Trading group Melbro Holdings unveiled its new national headquarters last week, and Western Cape Premier and DA Leader, Helen Zille opened the new R65 million Epping facility.
Premier Zille welcomed the opening of the new headquarters and said: “Despite its prudent macro-economic management, South Africa was not spared the economic fallout in 2009, which resulted in the loss of more than one million jobs. It is therefore encouraging to see local companies like Melbro demonstrating its confidence in the Western Cape’s economy by opening this new building in one of Cape Town’s premier industrial areas, which will help drive economic growth and job creation. This investment complements the Western Cape Government’s Central Regeneration Programme, which aims to position Cape Town as one of the top cities in the world to live, work, study, invest, and visit.”
This investment signifies Melbro’s sustained growth in its retail and wholesale operations. The new building has been developed on the land immediately adjacent to Melbro’s current operation in Epping 2, and consists of 1 200m² of office space and 4 500m² of high-rise warehousing.
With a national total of more than 50 000 m² of warehouse space, housing 8 000 different product lines, including famous international brands such as Wrigleys, Mars, Lindt and Act II and an array of toys, tools, housewares and giftware, Melbro’s product range and geographic coverage is unequalled in the country, says group chief executive, Martin Heneck.
The Cape Town facility is complemented by facilities in Johannesburg, Durban and Port Elizabeth and, together, they enable the wholesale businesses – Heneck Sacks and J Melnick & Co – to service more than 10 000 retailers across Southern Africa.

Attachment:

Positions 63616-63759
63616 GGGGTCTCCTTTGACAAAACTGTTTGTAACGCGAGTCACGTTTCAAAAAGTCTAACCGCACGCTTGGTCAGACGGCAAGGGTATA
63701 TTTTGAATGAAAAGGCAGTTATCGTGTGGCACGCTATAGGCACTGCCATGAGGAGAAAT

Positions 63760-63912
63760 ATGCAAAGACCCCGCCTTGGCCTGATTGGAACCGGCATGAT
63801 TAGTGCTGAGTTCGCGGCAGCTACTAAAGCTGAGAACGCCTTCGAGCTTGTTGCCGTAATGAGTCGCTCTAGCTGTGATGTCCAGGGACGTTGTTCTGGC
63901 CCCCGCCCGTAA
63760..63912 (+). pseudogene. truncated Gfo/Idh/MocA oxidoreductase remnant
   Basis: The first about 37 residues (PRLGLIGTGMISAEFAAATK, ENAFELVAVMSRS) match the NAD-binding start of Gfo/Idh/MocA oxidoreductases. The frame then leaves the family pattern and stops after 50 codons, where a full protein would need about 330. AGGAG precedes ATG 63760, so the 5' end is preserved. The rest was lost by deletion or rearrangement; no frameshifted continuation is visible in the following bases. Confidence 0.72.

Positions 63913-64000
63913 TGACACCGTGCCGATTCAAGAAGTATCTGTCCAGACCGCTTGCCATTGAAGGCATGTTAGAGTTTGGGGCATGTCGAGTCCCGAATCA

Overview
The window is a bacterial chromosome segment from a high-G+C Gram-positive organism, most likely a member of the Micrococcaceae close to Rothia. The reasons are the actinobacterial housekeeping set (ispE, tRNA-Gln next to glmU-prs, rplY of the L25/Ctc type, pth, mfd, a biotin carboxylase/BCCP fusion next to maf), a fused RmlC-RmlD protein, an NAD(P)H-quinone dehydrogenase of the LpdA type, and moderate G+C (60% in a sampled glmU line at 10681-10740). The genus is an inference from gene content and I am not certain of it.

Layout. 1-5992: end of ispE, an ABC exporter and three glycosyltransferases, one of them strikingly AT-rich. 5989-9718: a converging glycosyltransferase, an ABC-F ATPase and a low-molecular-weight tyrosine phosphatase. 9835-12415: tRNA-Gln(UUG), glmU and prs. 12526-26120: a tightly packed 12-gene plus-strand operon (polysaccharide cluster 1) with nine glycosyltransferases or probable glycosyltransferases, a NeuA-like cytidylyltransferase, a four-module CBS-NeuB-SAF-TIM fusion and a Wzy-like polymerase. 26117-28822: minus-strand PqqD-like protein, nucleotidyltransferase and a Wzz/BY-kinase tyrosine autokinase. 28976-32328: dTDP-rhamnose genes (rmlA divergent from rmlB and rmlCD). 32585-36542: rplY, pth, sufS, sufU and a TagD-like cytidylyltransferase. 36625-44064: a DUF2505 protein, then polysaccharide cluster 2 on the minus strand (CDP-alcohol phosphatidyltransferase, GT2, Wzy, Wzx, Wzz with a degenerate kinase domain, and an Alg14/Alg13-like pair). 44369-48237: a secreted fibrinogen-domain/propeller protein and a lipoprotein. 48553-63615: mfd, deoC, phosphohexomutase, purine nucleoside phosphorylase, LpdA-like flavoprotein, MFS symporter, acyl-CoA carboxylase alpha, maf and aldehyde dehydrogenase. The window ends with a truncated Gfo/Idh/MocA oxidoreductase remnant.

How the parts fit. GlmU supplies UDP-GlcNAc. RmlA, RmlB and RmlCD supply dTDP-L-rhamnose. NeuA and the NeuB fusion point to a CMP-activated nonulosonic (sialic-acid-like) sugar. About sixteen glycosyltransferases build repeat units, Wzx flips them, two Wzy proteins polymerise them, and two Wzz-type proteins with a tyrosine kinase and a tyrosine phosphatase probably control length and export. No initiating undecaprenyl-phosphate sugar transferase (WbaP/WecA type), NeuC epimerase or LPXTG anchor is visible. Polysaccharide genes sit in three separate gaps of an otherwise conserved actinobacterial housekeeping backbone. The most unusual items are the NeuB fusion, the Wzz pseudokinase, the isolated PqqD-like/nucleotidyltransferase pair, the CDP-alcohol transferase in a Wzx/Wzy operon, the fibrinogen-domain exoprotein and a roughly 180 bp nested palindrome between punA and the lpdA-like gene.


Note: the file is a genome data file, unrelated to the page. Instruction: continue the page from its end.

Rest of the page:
The building work has been completed within the contract term by Neil Muller Construction. Epping has not seen much construction activity in the past 10 years but this is due to change now that Epping has been named a City Improvement District (CID).
“Building was an expensive option, particularly as we paid a premium for the land. From a production perspective, however, it has worked out perfectly with only minor occasional annoyances from near-zero disruption. We could have rented premises, but we’re expressing our optimism here. And we are optimistic about the country, the local economy and about our business model,” says Heneck.
“The Melbro model originated more than a century ago and though it has undergone a few profound adjustments since then – the biggest change of which was the entry into retailing with Crazy Store in the mid-1990s – there is still much in common between the enterprise as it was in 1911 and as it is today. Crazy Store, which celebrates its 200th store opening next month, is geared for continued, aggressive growth over the next few years and its new stable-mate, Khoki – a stationery store – is also enjoying success with its first stores.”
Melbro’s growth plans also include more house brands, further northward expansion and at least one significant acquisition.